Open access peer-reviewed chapter

Phosphorus Nutrition and Health: Utilization of Phytaseproducing Bifidobacteria in Food Industry

Written By

Long Chen, Fengshou Tian and Zhongke Sun

Submitted: 16 February 2016 Reviewed: 13 April 2016 Published: 13 July 2016

DOI: 10.5772/63644

From the Edited Volume

Probiotics and Prebiotics in Human Nutrition and Health

Edited by Venketeshwer Rao and Leticia G. Rao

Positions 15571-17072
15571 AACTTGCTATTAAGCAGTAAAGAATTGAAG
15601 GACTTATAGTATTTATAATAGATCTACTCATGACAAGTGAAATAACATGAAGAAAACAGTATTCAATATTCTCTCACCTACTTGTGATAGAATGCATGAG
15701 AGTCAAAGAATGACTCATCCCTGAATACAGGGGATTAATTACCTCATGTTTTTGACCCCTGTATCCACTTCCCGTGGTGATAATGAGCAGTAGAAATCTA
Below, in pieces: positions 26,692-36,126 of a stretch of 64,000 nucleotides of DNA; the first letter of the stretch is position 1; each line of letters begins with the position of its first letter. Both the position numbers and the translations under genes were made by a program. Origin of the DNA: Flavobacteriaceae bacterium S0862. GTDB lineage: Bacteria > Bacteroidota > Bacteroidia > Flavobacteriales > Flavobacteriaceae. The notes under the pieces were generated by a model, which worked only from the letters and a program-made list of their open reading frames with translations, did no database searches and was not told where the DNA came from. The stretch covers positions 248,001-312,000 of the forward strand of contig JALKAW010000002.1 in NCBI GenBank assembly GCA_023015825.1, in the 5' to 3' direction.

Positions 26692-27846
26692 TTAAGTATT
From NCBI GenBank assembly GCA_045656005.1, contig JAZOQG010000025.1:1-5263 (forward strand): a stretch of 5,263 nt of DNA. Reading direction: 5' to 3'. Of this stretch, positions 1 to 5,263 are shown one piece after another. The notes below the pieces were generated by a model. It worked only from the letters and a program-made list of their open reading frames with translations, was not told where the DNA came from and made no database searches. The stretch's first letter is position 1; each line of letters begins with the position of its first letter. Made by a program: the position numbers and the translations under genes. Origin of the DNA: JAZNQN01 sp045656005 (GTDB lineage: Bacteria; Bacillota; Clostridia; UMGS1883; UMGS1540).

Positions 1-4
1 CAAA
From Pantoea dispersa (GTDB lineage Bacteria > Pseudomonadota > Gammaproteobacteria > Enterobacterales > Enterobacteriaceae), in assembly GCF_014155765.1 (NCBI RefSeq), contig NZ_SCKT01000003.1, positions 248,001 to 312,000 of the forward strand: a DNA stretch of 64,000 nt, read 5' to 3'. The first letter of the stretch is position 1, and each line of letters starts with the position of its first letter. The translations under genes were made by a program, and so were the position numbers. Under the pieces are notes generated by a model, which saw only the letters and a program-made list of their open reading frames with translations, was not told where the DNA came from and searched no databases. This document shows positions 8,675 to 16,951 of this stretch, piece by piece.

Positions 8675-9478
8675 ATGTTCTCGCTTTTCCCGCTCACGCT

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Phosphorus plays vital roles in human health and nutrition. In nature, phosphorus exists as phosphate, either inorganic or organic. The major form of phosphate in plant-derived diets is phytate that cannot be degraded by monogastric animal, as well as humans. Initially, this chapter reviews current research of phosphorus in human nutrition and health. Subsequently, problems of phytate degradation and phosphorus utilization in plant-derived diet are outlined. Next, as the main part, the enzymes of phytase, which catalyze the release of inorganic phosphorus from phytate, are compared, especially those produced by gut microbiota. Meanwhile, how probiotic bifidobacteria can be used for producing phytase and therefore enhance their beneficial effects are discussed. Phytase-producing bifidobacteria can be either isolated rarely in nature or constructed by genetic cloning of phytase genes from other well-characterized enzymes. The combination of bifidobacteria and highly active phytase may improve human health and nutrition especially as supplementary probiotic foods. Therefore, potential application is prospected. Finally, other considerations related to industrial production and usage of phosphorus-enriched additives are remarked. In conclusion, improving and maintaining the phosphorus balance in food by bifidobacteria may be promising for a healthier life.